Join Date: Jun 2012
Location: Suburban Woods in Ohio
Posts: 503
Sadly, Scenario #1, as described by Meadbh, happened to a dear friend of mine , though with some differences. She had no disability ins. to begin with, she was not prepared to RE, and the accident was not her fault.

Long story short, her van was hit head-on by a trucker who fell asleep and crossed the median. Ten years, countless surgeries, endless PT, and millions in medical bills later, the trucker had sheltered his assets. So when the court awarded my friends a judgment to pay their bills, the trucker had "no money" to pay them. They appealed, but to no avail. The trucker got off scot free, and they have been paying the price ever since. She is unable to work, in a wheelchair, and her husband is her primary caregiver.

Insurance premiums are a small price to pay.

__________________
"Everything becomes more itself." --C.S. Lewis
LitGal is offline   Reply With Quote
Old 03-02-2015, 10:21 PM   #11
Dryer sheet aficionado
medelste's Avatar
 
Join Date: Apr 2013
Location: Chicago
Posts: 32
Quote:
Originally Posted by Meadbh View Post

Scenario #1: You are 40, FI and plan to ER one year from now. You cancel your disability insurance. The very next day, you are severely injured in an accident. You require hospital care, rehabilitation for months, and ultimately need a wheelchair, a hospital bed, catheters and other medical supplies, and physiotherapy and home nursing care indefinitely. You can no longer work, and you have a decreased quality of life. The cost not covered by your health insurance will amount to millions over the rest of your life, which is estimated at 20 years. You have no legal recourse because the accident was your fault. Your NW is no longer sufficient. You end up destitute and your kids get no inheritance.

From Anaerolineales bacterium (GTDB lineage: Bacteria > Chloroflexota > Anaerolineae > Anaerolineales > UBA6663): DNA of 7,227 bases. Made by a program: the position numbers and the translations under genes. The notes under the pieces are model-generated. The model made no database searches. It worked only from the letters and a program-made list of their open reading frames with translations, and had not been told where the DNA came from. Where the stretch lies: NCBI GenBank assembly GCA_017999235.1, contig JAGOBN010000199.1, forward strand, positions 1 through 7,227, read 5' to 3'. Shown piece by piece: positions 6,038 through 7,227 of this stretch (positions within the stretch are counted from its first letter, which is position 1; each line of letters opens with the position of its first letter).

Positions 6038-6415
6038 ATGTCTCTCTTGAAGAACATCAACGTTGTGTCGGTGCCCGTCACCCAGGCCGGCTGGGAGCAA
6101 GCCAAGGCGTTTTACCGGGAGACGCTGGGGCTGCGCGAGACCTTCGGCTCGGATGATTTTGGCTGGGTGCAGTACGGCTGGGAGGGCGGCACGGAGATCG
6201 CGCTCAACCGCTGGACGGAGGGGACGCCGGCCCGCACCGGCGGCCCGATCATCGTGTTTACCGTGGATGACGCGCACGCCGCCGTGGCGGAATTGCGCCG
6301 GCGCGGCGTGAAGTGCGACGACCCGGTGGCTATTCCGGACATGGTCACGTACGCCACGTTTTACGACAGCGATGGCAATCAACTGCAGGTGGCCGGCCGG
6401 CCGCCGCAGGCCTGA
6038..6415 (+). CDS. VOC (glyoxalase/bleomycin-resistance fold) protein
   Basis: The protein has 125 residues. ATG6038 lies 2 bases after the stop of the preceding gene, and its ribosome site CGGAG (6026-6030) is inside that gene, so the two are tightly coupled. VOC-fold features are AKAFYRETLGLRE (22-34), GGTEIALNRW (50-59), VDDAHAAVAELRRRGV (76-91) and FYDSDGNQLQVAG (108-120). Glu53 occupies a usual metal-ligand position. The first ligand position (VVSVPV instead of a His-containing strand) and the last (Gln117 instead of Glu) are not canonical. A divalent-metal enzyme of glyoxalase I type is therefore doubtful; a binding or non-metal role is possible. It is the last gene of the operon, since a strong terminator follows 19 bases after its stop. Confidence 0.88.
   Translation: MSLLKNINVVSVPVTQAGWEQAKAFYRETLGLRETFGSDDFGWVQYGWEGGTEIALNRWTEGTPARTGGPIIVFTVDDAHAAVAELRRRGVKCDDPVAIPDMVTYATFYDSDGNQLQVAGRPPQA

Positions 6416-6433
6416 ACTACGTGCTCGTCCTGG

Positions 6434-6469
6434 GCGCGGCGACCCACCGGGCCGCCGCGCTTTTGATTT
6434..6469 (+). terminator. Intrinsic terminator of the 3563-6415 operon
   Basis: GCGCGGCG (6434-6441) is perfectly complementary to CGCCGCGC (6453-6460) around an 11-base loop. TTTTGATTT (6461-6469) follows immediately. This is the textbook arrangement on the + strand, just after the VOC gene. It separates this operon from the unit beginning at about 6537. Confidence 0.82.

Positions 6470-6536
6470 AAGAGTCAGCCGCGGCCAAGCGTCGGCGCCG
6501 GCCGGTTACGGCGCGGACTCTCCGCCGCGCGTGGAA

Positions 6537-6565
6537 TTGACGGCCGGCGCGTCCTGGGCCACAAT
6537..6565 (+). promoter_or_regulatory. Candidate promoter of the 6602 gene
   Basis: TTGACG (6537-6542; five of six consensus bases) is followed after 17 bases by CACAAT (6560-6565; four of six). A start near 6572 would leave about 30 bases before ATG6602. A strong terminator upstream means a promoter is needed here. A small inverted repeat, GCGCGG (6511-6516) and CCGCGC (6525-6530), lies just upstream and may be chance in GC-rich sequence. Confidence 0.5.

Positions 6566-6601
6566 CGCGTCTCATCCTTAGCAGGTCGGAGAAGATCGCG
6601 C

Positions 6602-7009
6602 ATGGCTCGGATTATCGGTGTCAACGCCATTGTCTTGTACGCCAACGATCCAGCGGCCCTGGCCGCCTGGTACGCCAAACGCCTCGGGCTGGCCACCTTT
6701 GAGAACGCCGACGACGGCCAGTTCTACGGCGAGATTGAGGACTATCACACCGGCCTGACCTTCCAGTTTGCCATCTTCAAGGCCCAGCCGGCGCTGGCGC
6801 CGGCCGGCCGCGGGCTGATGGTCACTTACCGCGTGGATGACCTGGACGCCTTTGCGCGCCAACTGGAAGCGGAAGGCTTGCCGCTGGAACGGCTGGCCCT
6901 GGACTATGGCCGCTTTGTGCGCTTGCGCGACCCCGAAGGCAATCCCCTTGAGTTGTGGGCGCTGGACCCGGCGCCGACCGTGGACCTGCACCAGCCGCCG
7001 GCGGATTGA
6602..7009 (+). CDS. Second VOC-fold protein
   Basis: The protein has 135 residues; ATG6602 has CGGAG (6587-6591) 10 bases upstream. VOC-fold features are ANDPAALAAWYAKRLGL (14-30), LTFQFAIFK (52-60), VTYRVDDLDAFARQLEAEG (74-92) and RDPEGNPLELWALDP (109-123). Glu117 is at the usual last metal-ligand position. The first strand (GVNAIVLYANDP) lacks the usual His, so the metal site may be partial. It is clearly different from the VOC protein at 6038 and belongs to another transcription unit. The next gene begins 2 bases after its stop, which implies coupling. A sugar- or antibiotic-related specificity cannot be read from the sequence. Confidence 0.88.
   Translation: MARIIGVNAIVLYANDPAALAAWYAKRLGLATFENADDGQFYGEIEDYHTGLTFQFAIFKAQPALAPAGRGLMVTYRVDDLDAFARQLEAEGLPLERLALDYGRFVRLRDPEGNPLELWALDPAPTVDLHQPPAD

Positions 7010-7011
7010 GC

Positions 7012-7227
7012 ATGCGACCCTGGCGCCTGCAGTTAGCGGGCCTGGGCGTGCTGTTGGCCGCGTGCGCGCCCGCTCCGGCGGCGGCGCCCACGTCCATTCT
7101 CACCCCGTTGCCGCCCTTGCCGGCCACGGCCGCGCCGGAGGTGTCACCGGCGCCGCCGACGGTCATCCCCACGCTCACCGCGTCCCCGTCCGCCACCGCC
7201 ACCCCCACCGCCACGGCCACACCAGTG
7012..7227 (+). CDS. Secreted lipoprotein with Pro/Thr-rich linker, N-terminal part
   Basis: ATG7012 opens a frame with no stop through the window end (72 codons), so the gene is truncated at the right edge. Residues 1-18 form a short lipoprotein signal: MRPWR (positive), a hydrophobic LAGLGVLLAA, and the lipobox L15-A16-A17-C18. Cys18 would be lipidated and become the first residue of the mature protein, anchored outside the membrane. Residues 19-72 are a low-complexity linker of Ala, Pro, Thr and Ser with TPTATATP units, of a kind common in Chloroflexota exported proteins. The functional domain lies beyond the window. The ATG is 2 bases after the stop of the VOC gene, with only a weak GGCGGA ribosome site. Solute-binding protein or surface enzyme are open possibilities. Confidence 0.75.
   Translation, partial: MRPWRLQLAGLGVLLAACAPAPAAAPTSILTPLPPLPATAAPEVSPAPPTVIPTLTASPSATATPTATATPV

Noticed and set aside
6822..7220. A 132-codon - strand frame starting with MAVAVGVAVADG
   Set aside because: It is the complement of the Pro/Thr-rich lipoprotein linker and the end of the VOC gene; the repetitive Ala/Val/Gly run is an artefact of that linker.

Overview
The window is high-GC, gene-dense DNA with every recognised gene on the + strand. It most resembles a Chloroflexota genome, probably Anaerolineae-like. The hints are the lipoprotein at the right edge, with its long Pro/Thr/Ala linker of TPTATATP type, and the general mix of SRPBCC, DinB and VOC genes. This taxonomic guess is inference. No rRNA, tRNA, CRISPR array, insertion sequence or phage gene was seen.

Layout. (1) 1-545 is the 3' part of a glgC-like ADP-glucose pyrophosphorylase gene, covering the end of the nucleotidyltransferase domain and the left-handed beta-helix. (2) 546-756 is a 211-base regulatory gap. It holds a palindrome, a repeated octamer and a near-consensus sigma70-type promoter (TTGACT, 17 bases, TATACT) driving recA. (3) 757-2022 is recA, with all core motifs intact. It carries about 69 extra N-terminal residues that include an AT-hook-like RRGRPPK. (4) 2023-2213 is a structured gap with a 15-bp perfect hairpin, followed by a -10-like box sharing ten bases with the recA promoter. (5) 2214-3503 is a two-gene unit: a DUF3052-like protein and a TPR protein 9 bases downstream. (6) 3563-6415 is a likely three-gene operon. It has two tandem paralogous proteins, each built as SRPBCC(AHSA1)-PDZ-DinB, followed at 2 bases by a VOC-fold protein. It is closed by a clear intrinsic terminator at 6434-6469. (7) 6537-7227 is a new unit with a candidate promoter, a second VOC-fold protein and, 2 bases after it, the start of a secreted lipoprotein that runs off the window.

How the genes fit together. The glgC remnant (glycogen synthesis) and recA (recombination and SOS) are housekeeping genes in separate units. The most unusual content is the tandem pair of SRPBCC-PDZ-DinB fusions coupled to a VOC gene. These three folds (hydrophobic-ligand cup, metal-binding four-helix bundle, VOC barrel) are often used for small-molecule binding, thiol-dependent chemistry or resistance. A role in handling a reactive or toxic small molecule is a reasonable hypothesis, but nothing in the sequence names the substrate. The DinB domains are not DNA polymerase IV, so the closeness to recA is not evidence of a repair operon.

Scenario #2: You are 40, FI and plan to ER one year from now. You decide (as I did) to keep your disability insurance for the next six months, knowing that the policy has a 180 day waiting period. The very next day, you are severely injured in an accident. You require hospital care, rehabilitation for months, and ultimately need a wheelchair, a hospital bed, braces, catheters and other medical supplies, and physiotherapy and home nursing care indefinitely. You can no longer work, and you have a decreased quality of life. The cost not covered by your health insurance will amount to millions over the rest of your life, which is estimated at 20 years. You have no legal recourse because the accident was your fault. Your disability insurance covers these expenses. Your NW is sufficient to cover other living expenses. You remain FI and leave a financial legacy.

My point is that disability can be very, very costly over time. Permanent disability lasts for the rest of your life, not just while you are working. Just because you have a SWR worked out while you are healthy doesn't mean that that SWR will cover all the expenses you may have if you become severely disabled. It seems to me that it would be a shame not to insure against such a catastrophe while you can. The cost of disability insurance reflects the fact that disability is not as rare as one might think, and when it occurs, it is expensive.